I had such a great response to my post on “My Fascination with Sign Language,” I thought I’d share some other stories from my Professor Larry Forrestal, who was my teacher when I took ASL in college. Larry was deaf and conducted the entire class in sign language so the students would be immediately immersed in the language.
One of the great things about ASL is that within about four chapters of vocabulary words, you can actually start speaking to each other. The language is amazing. There are a lot of technical things, like grammar, and there’s a perception that ASL is “English.” While the words are in English, the grammar is different and just like any other language, there are proper ways to say things in order to communicate more effectively. Only problem is, I’m terrible at grammar – both in English AND ASL.
But, to get back to the topic of this post, like any other language, there are also dirty words! To a bunch of college-aged kids, learning them became a source of secret pride. I remember one day in class Professor Forrestal was doing something at the front of the room and a bunch of us started openly speaking about the fact that there are dirty words in ASL. (Larry had told us previously there were not). We began to show each other all the words we had learned. (some of them from the Marlee Matlin movie Children of a Lesser God). “BS” was a big one and a few other choice words of content that I just can’t post here. BUT, the embarrassing thing was Larry had slinked up behind us and was watching us do the words and when we realized he was there, we were so embarrassed. But, true to his wonderful character, he just rolled his eyes, brought us all into a circle and proceeded to teach us the proper way to say these words. He signed “if you’re determined to do them, at least do them right!” Really loved this guy. All I’ll say is that one of the words looks like “pizza” with a double pump to the chin and another looks like “shoes.” There’s a few more, but suffice it to say that like in any language there is indeed, slang.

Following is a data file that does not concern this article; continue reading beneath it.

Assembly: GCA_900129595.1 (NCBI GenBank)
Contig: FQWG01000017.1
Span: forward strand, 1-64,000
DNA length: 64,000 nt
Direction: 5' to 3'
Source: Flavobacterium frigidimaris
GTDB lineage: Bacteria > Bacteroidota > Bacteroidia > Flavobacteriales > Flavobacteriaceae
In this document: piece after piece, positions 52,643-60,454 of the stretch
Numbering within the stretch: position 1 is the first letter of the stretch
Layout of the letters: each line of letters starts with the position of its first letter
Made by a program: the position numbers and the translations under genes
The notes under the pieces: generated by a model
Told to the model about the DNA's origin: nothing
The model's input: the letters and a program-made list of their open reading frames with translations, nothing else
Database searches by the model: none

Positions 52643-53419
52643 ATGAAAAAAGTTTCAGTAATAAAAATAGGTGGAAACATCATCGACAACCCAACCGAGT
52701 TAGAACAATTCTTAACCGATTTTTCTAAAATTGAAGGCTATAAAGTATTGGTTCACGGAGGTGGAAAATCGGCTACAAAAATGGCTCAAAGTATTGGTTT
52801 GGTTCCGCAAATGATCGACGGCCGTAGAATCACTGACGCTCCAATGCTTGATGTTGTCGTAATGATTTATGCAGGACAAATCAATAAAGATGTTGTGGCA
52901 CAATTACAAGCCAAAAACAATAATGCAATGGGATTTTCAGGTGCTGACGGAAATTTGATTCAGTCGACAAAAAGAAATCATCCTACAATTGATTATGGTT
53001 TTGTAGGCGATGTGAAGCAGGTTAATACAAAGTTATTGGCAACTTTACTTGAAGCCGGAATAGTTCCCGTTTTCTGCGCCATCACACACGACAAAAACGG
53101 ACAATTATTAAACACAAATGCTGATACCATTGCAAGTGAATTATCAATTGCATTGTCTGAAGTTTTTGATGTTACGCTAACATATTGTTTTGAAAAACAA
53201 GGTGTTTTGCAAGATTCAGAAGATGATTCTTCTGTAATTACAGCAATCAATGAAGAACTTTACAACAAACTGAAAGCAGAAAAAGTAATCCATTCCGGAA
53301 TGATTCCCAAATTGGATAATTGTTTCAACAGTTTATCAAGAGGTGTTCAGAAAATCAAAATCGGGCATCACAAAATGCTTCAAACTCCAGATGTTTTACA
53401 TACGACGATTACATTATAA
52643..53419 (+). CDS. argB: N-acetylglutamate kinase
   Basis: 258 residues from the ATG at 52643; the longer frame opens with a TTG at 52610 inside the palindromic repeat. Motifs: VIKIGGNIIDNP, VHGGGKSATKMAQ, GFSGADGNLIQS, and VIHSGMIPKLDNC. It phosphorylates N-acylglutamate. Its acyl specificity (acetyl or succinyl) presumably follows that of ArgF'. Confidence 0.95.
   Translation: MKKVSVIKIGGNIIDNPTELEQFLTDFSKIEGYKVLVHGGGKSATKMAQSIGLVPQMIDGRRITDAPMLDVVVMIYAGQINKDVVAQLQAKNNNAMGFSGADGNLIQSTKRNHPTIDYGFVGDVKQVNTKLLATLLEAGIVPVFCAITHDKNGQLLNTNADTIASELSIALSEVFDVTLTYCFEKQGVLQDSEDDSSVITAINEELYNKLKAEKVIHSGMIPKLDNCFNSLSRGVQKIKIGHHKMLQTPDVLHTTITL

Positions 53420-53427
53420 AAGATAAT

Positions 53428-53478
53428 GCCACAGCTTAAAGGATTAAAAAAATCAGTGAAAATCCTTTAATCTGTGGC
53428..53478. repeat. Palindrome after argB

I’m thinking of adding some slang in my next ASL book. My main character is getting older and I’m curious if teens use it. I may have to inquire at Mill Neck Manor if I can come in and speak to the kids again to see if they can help me. They were invaluable when I was writing book #2 in the series. FLYING TO THE LIGHT is about a young deaf boy who knows about the afterlife and now people are after him for the answer. FLYING TO THE FIRE continues the tale seven years later and my main character’s life is suddenly turned upside down yet again. Book #3 is going to be called FLYING HOME… I already know what the main story is about, but now I have to figure out how to get there.
So I ask folks this: I always thought I’d end the series in a trilogy, but could this tale continue further and should I set it up to keep going? It was not something I thought about until a few weeks ago. Love to hear your thoughts.